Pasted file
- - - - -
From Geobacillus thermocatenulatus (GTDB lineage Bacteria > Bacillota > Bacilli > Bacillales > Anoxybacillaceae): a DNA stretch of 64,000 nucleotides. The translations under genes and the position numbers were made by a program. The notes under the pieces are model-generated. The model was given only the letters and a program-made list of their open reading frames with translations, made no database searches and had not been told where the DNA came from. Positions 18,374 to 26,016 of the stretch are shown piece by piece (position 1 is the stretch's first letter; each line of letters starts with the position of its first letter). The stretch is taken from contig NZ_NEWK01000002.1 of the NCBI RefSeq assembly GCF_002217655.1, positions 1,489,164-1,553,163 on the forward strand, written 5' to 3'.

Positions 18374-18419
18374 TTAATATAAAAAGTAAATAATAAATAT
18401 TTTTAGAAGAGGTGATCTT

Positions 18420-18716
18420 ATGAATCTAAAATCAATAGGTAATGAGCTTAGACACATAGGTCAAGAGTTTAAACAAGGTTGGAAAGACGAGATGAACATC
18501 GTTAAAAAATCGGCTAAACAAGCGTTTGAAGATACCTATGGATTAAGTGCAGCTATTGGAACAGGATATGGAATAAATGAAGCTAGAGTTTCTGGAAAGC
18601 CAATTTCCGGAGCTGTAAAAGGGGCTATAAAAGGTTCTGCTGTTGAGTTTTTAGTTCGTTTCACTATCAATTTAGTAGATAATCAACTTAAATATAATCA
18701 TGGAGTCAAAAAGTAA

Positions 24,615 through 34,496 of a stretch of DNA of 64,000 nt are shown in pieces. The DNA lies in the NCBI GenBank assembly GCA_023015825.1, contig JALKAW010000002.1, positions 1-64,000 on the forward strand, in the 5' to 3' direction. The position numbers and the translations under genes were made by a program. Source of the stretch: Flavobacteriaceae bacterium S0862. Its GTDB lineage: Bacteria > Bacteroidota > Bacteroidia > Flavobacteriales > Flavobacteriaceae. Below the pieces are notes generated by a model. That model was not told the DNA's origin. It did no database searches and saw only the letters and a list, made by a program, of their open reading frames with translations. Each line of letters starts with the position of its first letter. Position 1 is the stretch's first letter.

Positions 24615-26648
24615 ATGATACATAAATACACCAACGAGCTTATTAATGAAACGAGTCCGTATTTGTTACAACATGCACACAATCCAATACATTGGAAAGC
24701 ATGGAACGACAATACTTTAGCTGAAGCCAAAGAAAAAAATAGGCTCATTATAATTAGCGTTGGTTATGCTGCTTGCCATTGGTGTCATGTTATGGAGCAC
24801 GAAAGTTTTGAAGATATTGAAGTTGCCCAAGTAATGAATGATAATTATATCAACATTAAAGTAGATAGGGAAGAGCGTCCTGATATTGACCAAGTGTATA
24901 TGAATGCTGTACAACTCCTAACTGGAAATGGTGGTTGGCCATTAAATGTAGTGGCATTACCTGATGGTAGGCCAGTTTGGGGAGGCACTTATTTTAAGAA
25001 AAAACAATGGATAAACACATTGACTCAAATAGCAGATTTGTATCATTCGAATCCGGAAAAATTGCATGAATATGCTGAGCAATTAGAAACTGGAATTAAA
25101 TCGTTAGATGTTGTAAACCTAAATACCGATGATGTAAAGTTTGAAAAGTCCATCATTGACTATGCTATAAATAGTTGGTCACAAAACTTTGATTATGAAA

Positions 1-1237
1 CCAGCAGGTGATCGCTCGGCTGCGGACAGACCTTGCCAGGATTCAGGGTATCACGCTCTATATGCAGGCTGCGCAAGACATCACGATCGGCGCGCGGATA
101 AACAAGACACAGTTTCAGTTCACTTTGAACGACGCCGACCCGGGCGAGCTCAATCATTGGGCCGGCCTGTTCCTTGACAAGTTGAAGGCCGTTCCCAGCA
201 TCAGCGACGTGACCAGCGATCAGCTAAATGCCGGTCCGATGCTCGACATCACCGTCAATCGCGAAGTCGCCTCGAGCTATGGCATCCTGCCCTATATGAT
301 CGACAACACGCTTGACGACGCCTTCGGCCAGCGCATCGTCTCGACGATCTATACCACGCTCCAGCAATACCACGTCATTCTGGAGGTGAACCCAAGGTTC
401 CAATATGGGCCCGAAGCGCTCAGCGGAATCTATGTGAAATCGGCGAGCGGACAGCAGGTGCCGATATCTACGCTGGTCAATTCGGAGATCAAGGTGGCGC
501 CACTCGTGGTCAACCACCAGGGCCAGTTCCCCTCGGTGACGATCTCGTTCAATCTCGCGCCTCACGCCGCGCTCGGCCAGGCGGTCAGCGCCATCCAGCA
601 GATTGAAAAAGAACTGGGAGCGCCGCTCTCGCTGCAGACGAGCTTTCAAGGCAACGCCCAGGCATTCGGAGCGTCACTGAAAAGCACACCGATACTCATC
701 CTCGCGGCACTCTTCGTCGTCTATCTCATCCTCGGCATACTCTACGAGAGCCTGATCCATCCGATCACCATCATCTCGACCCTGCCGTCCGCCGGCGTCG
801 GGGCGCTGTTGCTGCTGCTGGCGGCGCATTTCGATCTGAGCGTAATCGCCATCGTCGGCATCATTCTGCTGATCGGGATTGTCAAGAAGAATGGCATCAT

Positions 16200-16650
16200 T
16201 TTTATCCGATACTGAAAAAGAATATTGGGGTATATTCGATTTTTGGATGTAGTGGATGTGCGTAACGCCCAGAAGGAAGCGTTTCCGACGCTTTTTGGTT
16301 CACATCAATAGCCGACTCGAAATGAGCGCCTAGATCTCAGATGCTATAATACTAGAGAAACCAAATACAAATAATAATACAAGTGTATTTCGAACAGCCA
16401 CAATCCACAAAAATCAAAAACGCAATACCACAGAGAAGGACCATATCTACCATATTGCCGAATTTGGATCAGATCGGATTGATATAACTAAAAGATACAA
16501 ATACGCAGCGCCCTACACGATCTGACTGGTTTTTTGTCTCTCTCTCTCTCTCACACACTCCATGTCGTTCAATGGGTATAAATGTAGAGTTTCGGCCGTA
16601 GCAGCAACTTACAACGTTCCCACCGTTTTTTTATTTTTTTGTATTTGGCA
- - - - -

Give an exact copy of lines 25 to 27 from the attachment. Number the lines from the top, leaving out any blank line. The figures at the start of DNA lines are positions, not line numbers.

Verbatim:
601 GATTGAAAAAGAACTGGGAGCGCCGCTCTCGCTGCAGACGAGCTTTCAAGGCAACGCCCAGGCATTCGGAGCGTCACTGAAAAGCACACCGATACTCATC
701 CTCGCGGCACTCTTCGTCGTCTATCTCATCCTCGGCATACTCTACGAGAGCCTGATCCATCCGATCACCATCATCTCGACCCTGCCGTCCGCCGGCGTCG
801 GGGCGCTGTTGCTGCTGCTGGCGGCGCATTTCGATCTGAGCGTAATCGCCATCGTCGGCATCATTCTGCTGATCGGGATTGTCAAGAAGAATGGCATCAT